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GitHub as source control for Visual Studio

This is a guide for using GitHub,, as source control for Visual Studio. A prerequisite is that you have Visual Studio installed. I am not an expert on Git/GitHub, I am rather new to it. I write this as a note about how I did it and about what I have experienced and learned about it.



At you can share code and have free source control. Public code you save for free, private code costs $7 per month (2012-01-04). If you want to start to use GitHub you get good help at


To use GitHub you need Git. Git is a free version control system (source control), “msysgit” is Git for Windows:

Before I started using Git I had only used Source Safe and Team Foundation Server as source control. Git is a bit different, The biggest different as I see it for me as a user is local repositories and remote repositories. In TFS you have your local files (workspace) and you check them in or shelve them to the repository, the database. In Git you have local files and you commit them to a local repository and then you push them to a remote repository, eg. GitHub.


If you want to have more GUI with Git there are extensions to use:

Git Extensions and Tortoise Git gives you context menues in Windows explorer. Git Source Control Provider is an add-in to Visual Studio and gives you the feeling you have when working with TFS or Source Safe. At the same time it is an extension to Git for Windows, Git Extensions and Tortoise Git, it gives you their respective context menu choices in the solution explorer in Visual Studio. You can not work against a remote repository with Git Source Control Provider it self, you need some of the others for that. You can only commit, view pending changes and view history in your local repository. If you want you can use all the extensions together.

I have decided to use Git Extensions together with Git Source Control Provider.

Installation – set up

At you can download a complete package containing Git Extensions Windows installer, including “mysysgit” (Git for Windows) and KDiff3 (a tool for differencecontrol/merging). When writing this guide I used GitExtensions228SetupComplete.msi.

  • Run the set up (msi)
  • Welcome to the Git Extensions 2.28 Setup Wizard: click next
  • Installation Scope: choose and click next
  • Required Software: check both Install MsysGit and Install KDiff, click next
  • Destination Folder: leave default and click next
  • Custom Setup: leave default and click next
  • Select SSH Client: check OpenSSH and click next (Do not use PuTTY, GitHub only provides support for OpenSSH)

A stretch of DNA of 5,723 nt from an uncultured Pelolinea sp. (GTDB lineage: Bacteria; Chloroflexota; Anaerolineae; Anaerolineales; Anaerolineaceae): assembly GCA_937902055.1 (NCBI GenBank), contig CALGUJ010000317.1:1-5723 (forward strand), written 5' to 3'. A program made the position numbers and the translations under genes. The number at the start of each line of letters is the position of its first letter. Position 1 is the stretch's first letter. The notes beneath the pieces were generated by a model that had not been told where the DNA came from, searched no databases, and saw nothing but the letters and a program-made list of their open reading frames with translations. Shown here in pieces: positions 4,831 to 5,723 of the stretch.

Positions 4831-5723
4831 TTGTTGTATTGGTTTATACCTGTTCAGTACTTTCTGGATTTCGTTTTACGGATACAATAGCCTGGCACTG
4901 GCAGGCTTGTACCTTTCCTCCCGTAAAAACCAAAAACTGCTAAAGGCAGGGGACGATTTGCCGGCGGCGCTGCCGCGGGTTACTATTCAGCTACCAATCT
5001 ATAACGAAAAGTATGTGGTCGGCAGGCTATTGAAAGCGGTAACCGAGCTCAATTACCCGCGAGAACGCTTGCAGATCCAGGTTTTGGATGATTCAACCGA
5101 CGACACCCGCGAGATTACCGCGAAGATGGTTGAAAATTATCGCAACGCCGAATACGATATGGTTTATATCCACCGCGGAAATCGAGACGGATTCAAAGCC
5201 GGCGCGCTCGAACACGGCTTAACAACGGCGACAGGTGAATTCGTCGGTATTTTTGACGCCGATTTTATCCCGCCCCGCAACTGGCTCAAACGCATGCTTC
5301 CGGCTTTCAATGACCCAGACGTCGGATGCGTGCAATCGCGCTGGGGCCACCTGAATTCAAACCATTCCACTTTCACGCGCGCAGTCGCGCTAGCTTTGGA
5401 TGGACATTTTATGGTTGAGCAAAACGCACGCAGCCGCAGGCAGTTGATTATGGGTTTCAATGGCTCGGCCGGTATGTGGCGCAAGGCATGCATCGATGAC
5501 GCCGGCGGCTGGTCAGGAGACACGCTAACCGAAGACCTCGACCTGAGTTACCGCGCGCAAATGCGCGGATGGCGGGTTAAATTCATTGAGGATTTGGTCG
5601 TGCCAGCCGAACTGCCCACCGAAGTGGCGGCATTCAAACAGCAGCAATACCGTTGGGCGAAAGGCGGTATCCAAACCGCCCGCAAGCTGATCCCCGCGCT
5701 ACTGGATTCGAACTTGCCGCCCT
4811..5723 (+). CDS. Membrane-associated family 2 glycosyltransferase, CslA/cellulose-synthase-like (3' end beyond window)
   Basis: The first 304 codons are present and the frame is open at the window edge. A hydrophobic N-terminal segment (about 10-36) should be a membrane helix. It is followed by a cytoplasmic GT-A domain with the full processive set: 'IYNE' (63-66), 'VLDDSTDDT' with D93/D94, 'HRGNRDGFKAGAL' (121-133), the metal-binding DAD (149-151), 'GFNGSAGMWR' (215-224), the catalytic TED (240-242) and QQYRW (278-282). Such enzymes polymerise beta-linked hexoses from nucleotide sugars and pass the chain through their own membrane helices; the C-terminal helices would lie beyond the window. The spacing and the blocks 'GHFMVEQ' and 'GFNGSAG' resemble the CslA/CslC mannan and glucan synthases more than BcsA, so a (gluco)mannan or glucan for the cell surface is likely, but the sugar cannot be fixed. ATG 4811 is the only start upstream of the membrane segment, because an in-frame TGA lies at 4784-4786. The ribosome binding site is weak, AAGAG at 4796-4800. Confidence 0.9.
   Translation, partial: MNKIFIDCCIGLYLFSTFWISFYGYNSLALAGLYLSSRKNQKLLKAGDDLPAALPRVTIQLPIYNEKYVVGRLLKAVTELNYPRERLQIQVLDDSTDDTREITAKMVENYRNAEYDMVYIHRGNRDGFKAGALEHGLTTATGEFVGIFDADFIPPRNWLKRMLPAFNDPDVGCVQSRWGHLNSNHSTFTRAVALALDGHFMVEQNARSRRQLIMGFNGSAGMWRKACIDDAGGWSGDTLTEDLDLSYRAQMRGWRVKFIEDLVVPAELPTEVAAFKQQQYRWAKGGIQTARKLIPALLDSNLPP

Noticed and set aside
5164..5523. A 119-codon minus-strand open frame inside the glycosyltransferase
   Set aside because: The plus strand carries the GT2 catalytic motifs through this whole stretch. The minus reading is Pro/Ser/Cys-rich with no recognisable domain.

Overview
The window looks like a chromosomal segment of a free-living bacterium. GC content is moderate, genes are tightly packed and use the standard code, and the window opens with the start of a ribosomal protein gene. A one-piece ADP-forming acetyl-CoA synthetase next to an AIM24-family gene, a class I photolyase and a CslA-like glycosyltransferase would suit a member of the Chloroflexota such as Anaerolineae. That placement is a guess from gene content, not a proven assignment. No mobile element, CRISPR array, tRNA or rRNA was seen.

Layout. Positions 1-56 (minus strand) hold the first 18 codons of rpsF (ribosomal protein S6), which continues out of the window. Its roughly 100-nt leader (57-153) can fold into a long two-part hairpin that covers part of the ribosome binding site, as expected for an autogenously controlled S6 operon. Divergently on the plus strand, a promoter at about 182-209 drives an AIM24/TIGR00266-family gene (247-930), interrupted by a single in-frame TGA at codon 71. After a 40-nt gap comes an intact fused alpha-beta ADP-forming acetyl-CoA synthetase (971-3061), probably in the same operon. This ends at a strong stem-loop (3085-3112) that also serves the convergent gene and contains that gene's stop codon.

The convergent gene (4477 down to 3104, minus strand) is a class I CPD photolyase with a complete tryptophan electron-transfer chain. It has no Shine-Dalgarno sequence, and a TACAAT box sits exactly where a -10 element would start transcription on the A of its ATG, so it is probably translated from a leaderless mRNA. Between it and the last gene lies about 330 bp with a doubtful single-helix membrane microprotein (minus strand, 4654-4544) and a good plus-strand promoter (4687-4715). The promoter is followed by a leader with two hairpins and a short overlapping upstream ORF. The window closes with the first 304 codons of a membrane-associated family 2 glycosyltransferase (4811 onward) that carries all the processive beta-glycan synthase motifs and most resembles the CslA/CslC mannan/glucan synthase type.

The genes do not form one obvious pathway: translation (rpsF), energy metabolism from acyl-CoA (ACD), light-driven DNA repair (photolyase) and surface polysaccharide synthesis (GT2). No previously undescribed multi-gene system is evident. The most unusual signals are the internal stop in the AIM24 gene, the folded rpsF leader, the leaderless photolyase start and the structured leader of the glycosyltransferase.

• Ready to install Git Extensions 2.28: click install
  • You are now prompted to choose language, I choosed English
  • KDiff3 Setup starts
  • License Agreement: click I agree
  • Choose Components: I left default, click next
  • Choose Install Location: leave default and click next
  • Install for all users: choose and click next
  • Choose Start Menu Folder: leave default and click install
  • Completing the KDiff3 Setup Wizard: uncheck all and click finish
  • Welcome to the Git Setup Wizard: click next (there is an installation guide for Git for Windows at
  • Information (license): click next
  • Select Destination Location: leave default and click next
  • Select Components: check/uncheck as follows and click next
    • Additional icons: checked
      • In the Quick Launch: checked
      • On the Desktop: checked
    • Windows Explorer integration: checked
      • Context menu entries: checked
        • Git Bash Here: unchecked
        • Git GUI Here: unchecked
      • git-cheetah shell extension (32-bit only): unchecked
    • Associate .git* configuration files with the default text editor: checked
    • Associate .sh files to be run with Bash: checked
    • Use a TrueType font in all console windows (not only for Git Bash): unchecked
  • Select Start Menu Folder: leave default and click next
  • Adjusting your PATH environment: check Use Git Bash only and click next
  • Configuring the line ending conversions: check Checkout Windows-style, commit Unix-style line endings and click next
  • Completing the Git Setup Wizard: uncheck View ReleaseNotes.rtf and click finish
  • Completed the Git Extensions 2.28 Setup Wizard: click finish

Set up SSH keys

You need an account at GitHub for this step. If you do not have an account, create one,

Follow the guide at GitHub,

When you are going to save your code to GitHub you do a “push”. There can be ways to “push” without using SSH keys, instead using “add remote” with https, I know to little about this and I dont know if it is better to do it one way or another. I have setup SSH keys. You can read more about “remotes” at

Set up your information

Follow the guide at GitHub,

Install Git Source Control Provider

The installation package is at You can use the Extension Manager in Visual Studio to install it.

Follow the installation guide at or this one.

  • Run Visual Studio
  • Go to Tools | Extension Manager, search online gallery for Git Source Control Provider and install
  • Go to Tools | Options, Select Source Control
  • Select Git Source Control Provider from the drop down list, and click OK

Open your solution controlled by Git to see the file’s status. Right click within solution explorer and select “Git”. If Git for Windows, Git Extensions or TortoiseGit are installed, their commands are listed in the menu. Use the option page to disable the commands if you like.

Useful links

  1. alright, i downloaded gitextensions, gitsys and tortoisegit. but using git as source control provider in VS2010… impossible.. .cant find path to “git.exe” blablabla, lot of crap installed in this way.

    hopefully somebody can help me!

    • Is it the “Git Source Control Provider” VS plug-in that gives the “cant find path to git.exe” exception?

      Regards Hans

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